Here's the Deal With Lead Paint
Once you’re approved for an apartment in NYC you’ll have to fill out quite a bit of a paperwork and amongst that pile of documents, there will usually be a notice you’ll have to sign about lead-based paint. For many, this might be your first time hearing about such an outdated paint but for those who have lived in older buildings frequently, it’s simply routine. So—is there a need to worry?
Probably not. Lead-based paint is any paint that contained the highly toxic metal which occurs naturally in the environment. For centuries, it was included in everything from wine goblets, to wall paper, to pencils, and yes, paint. By 1960, the use of lead-based paints was banned in New York City but the ban didn’t require the removal of the paint unless it was peeling and damaged (and for good reason too—more on that in our next blog post.) This means that while it’s highly unlikely your apartment was coated using lead-paint recently, under many, many, layers of paint, it may still exist. Don’t panic though, it typically doesn’t cause problems.
Lead paint is most dangerous when it becomes airborne (for example, if you try sanding it) or if it’s ingested (by eating chipping paint or paint particles.) Chances are, there’s over 40 years of paint layers between you and any lead paint in your apartment. Nonetheless, The City takes the lead paint law very seriously, and most landlords will have you sign an acknowledgment stating there may be lead paint in the apartment. You can read more about NYC’s Lead Paint Law here.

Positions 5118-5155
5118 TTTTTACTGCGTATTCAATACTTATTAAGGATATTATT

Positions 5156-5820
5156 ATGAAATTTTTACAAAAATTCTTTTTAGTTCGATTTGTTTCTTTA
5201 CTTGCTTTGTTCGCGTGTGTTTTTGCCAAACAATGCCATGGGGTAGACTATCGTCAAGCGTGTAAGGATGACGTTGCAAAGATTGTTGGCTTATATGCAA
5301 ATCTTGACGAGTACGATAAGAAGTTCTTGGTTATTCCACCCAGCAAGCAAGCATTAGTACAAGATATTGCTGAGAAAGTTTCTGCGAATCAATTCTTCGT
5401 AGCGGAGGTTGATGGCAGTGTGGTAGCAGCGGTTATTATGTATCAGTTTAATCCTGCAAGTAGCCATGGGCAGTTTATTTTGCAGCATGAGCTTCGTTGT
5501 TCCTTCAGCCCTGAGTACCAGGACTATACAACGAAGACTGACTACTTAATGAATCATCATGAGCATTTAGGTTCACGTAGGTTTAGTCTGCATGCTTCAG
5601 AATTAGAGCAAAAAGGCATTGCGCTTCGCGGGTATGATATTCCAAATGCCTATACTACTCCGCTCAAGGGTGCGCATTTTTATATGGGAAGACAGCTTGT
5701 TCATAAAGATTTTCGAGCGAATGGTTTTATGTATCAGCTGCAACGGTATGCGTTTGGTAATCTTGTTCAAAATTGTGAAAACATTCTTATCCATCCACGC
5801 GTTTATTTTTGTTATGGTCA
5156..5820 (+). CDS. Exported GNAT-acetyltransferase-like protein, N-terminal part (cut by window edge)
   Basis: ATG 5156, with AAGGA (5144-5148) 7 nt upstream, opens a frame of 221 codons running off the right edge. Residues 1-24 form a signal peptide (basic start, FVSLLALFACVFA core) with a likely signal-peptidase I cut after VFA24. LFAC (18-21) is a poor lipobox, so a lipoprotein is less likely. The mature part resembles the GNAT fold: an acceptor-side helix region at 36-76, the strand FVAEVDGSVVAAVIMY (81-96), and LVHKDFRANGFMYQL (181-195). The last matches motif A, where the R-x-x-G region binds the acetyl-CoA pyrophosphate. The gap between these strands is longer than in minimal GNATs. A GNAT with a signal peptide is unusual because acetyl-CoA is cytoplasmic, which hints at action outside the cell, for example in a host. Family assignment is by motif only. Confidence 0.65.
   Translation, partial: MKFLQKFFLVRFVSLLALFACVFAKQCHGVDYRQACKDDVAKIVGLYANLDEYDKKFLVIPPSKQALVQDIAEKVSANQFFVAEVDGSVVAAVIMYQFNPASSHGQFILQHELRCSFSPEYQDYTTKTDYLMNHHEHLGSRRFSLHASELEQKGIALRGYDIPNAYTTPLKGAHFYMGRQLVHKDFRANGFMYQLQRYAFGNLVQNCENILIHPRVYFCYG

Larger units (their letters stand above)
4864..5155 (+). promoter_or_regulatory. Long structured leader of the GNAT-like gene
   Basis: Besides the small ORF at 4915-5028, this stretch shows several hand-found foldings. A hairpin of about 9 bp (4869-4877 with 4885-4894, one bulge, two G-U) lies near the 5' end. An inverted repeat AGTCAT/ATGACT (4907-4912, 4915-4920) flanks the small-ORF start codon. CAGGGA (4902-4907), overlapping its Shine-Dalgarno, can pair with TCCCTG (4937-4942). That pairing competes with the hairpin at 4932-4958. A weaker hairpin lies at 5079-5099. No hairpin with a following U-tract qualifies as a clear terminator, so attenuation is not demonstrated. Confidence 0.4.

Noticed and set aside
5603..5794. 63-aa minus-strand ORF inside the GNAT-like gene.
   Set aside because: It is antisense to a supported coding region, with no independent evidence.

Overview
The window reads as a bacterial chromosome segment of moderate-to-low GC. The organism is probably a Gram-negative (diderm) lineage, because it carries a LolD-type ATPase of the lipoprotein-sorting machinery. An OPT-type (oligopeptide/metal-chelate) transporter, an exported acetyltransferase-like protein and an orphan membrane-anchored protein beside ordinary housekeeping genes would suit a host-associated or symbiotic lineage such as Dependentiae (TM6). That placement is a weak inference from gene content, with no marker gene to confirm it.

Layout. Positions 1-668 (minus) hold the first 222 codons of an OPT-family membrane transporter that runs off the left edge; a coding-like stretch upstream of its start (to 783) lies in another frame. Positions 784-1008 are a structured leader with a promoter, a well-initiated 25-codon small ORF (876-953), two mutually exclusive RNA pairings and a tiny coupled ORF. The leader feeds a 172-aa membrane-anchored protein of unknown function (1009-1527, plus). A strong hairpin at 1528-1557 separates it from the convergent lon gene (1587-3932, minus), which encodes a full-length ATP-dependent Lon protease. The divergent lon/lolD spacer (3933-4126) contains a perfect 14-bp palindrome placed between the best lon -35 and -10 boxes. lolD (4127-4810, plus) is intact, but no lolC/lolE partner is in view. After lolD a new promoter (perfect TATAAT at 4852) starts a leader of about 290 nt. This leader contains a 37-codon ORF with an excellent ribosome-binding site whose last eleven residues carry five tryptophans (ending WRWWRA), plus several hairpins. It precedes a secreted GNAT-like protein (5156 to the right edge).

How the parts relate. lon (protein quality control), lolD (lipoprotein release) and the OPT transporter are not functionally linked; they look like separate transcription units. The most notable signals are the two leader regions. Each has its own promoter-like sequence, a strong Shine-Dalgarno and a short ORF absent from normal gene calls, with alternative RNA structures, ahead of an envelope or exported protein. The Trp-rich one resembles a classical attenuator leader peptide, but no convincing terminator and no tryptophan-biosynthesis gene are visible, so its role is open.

So, unless you’re planning to munch on some old paint chips, or you decide to take sandpaper to your walls, lead paint in your apartment is mostly harmless. If you do have concerns (for example of there is peeling or chipping paint, or if you have a child under the age of 6) there are a plethora of lead-paint testing kits all over the internet like this one. If test results come back positive, contact your landlord—they’re required to take care of it by law. If they don’t—you can file a complaint with the NYC City Hall online here